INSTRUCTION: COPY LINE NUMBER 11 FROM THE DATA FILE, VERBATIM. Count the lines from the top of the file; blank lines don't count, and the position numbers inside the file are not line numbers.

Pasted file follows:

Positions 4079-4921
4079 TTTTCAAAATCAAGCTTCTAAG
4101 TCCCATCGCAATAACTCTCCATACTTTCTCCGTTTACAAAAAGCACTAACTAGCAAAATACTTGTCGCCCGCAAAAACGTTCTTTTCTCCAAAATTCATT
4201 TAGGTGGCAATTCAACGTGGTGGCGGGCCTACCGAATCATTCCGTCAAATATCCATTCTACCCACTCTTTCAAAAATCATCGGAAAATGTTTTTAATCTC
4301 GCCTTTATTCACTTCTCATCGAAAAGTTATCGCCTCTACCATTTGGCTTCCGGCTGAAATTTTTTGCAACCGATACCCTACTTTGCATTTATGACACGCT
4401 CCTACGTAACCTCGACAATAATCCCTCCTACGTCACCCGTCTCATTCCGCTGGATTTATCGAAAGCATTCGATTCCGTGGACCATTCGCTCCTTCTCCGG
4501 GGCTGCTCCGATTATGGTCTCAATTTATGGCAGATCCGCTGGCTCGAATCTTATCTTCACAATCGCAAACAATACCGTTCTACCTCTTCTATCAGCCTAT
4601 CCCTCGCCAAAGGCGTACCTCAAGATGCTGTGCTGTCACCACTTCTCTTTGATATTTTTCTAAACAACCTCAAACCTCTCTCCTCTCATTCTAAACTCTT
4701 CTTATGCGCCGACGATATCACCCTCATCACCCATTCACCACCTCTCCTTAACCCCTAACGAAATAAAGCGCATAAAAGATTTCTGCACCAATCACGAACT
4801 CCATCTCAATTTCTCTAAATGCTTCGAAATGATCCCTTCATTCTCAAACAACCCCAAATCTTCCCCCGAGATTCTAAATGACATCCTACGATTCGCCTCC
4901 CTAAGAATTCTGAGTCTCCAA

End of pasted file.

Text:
4901 CTAAGAATTCTGAGTCTCCAA